Coca Cola, Nestle, Suntory and 6 other companies push Vietnam on plastic recycling


Coca Cola, Nestle and Suntory and six other consumer goods and packaging companies have joined together to create the Packaging Recycling Organization Vietnam (PRO Vietnam) which wants to promote the growth of a domestic packaging collection and recycling ecosystem in Vietnam.

By joining together in their efforts, the companies believe that they can help Vietnam to be a beautiful country that is clean and green and that recycling can be an important component of a plastic packaging circular economy that recycles plastic into new products that can be used multiple times.

The nine founding members of PRO Vietnam are: Coca-Cola, FrieslandCampina, La Vie, Nestlé, NutiFood, Suntory PepsiCo, Tetra Pak, TH Group, and URC. The new coalition marks the first time that these competing companies are collaborating to collectively work on improving the environment.

Among the goals of PRO Vietnam:

  1. Educate consumers on recycling awareness and segregation and focus on the “3Rs” that are reduction, recycle and reuse.

  2. Work with the Vietnamese government in recycling plastic waste.

  3. Strengthen and then expand the existing packaging collection eco-system.

  4. Support recycling programs of processors and recyclers.

  5. Coordinating with research institutions to find the best solutions for the environment.

  6. Improve livelihoods and create jobs for individuals and businesses working on post-consumer packaging through its voluntary public-private partnership.

Vietnam is awash in plastic trash.

Vietnam is awash in plastic trash.

Pham Phu Ngoc Trai, the Chairman of PRO Vietnam said that the founding members of PRO Vietnam are united in their mission and that, “PRO Vietnam’s ambition is that by 2030 all packaging materials put into the market by its members is collected for recycling.”

Vietnam is considered one of the top five countries in the world that contribute to plastic trash in the oceans and the country has been criticized for this by both international and domestic organizations. In response, the government has been researching and holding discussions on how it could eliminate single-use plastics, on a nationwide basis by 2025.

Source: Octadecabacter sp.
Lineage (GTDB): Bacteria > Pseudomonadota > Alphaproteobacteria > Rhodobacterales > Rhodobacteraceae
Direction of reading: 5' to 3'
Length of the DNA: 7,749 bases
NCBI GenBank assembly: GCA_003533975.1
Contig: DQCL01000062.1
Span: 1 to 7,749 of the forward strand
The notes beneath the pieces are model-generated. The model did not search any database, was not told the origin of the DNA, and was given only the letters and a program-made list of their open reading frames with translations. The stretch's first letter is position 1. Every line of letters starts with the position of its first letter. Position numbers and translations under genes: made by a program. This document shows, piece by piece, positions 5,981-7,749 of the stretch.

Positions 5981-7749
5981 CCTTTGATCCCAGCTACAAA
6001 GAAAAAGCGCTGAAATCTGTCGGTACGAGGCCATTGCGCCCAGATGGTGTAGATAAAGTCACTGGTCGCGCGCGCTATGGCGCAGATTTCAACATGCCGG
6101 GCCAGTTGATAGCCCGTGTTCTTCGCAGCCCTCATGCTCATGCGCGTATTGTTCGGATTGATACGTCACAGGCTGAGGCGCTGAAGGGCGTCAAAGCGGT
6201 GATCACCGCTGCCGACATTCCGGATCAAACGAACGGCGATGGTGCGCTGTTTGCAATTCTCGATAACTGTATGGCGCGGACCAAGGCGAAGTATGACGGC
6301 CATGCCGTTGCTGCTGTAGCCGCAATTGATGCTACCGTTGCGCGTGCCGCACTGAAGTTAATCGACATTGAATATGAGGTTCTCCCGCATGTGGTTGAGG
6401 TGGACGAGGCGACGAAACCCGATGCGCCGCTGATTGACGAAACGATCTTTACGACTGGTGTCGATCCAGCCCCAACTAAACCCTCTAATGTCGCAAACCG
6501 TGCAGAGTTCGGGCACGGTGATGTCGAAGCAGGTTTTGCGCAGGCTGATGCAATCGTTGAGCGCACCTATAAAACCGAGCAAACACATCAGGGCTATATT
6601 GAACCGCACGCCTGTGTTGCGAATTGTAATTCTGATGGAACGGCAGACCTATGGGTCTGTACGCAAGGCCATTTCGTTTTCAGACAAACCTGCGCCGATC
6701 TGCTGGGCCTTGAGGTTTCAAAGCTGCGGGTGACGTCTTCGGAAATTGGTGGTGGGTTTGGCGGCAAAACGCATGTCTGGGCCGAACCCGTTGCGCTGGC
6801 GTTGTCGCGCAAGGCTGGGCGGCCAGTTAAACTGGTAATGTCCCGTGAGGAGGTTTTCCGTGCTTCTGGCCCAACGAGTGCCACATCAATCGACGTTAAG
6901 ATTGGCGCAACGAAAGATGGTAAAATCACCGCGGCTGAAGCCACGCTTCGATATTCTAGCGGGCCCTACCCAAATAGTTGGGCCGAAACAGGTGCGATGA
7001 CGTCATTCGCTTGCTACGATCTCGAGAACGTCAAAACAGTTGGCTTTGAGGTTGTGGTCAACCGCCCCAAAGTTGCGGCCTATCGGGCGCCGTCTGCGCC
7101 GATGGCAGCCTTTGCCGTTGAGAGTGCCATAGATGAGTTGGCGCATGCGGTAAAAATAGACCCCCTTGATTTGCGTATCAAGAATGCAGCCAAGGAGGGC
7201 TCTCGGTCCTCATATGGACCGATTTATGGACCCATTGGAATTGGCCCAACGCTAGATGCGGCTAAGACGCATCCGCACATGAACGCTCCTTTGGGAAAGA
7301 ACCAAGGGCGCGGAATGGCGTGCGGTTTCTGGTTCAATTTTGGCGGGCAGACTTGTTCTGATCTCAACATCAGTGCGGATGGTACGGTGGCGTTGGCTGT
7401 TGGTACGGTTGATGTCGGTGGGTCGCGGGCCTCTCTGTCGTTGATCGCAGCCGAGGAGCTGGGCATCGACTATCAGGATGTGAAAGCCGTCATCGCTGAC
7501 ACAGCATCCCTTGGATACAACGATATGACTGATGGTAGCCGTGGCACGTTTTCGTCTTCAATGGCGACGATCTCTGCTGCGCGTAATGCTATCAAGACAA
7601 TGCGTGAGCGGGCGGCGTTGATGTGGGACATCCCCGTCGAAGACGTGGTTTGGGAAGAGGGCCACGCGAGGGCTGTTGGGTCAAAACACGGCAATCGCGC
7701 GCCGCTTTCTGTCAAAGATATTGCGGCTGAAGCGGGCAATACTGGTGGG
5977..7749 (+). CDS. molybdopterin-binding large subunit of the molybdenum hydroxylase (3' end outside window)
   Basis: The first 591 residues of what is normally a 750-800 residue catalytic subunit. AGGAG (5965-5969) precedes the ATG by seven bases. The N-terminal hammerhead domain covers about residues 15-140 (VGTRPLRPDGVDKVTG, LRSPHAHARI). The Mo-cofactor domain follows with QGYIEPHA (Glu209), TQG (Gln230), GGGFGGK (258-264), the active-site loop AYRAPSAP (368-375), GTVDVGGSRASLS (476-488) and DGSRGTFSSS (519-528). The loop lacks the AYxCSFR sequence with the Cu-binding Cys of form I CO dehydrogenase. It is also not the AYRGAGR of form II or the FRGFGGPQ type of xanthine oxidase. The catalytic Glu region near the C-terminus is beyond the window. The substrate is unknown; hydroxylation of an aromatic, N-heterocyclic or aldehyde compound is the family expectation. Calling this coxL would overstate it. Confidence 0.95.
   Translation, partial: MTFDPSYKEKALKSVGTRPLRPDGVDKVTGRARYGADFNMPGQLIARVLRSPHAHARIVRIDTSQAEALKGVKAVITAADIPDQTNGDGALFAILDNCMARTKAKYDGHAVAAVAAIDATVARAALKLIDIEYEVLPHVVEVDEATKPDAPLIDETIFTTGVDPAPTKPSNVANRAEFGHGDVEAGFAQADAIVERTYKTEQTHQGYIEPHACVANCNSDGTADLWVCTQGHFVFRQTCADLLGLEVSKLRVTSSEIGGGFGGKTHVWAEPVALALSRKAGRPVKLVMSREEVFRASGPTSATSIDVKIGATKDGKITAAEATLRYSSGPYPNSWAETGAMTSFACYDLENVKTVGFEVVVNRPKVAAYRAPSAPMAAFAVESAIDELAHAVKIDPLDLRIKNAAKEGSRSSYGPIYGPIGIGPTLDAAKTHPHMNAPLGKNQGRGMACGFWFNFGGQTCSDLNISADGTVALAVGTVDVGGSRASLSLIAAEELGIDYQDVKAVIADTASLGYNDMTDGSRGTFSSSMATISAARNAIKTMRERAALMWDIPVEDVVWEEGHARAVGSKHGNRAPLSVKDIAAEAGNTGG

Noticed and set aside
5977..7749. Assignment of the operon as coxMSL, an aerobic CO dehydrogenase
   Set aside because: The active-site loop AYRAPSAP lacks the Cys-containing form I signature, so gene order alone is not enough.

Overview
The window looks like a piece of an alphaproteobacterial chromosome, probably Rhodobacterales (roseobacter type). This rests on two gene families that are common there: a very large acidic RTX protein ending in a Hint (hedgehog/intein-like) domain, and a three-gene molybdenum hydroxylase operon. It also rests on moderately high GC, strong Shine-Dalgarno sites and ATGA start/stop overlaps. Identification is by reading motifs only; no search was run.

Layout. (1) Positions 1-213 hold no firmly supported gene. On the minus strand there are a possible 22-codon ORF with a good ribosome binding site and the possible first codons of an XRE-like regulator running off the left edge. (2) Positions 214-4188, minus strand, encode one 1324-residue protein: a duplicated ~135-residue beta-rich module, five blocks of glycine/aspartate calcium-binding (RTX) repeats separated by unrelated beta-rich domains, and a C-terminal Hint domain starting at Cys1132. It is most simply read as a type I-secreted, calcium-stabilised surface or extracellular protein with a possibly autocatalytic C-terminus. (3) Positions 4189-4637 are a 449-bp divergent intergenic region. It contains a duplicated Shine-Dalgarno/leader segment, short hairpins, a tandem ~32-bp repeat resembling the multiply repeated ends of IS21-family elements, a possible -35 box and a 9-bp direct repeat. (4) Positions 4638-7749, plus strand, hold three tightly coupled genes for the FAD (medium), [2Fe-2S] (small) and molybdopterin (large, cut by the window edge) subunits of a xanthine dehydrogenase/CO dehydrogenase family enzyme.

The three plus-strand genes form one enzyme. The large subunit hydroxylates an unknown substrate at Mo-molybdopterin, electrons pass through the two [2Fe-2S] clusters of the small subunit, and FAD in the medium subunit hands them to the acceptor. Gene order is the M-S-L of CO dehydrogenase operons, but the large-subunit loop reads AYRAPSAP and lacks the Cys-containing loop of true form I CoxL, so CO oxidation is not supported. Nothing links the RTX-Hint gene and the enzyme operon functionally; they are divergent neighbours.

Nguyen Xuan Phuc, the Prime Minister of Vietnam said on Friday that he commended the establishment of PRO Vietnam by the founding members and he expressed his hope that the new organization can work together with the government quickly and effectively to carry out its goals and to Vietnam to cut down on single-use plastic products and minimize plastic pollution.

The creation of PRO Vietnam is the latest in a string of partnerships among global plastics and consumer goods companies that have been formed in 2019. A report by Greenpeace last year found Coca-Cola, PepsiCo and Nestle to be the world’s biggest producers of plastic trash, although all three companies have made recycling pledges.

Suntory, one of Japan’s leading beverage companies that makes whisky as well as soft drinks, said that by 2030 it will switch from pure petroleum-based plastic bottles in all markets to bottles made by recycled or plant-based materials, but that this will cost the company an estimated $470 million USD.

Takeshi Niinami, the CEO of Suntory said that the company’s goal is particularly challenging in Southeast Asia, including Vietnam, since many countries lacks sophisticated systems for collecting, sorting and treating used plastic.

Niinami said that the company sees no viable alternative yet to polyethylene terephthalate (PET) bottles and he fears that governments in Southeast Asia might take simplistic actions, such as drastic restrictions on the use of plastic bottles, rather than working with groups like PRO Vietnam on recycling.


Plastic pollution in Vietnam’s Mekong river waterways

Plastic pollution in Vietnam’s Mekong river waterways


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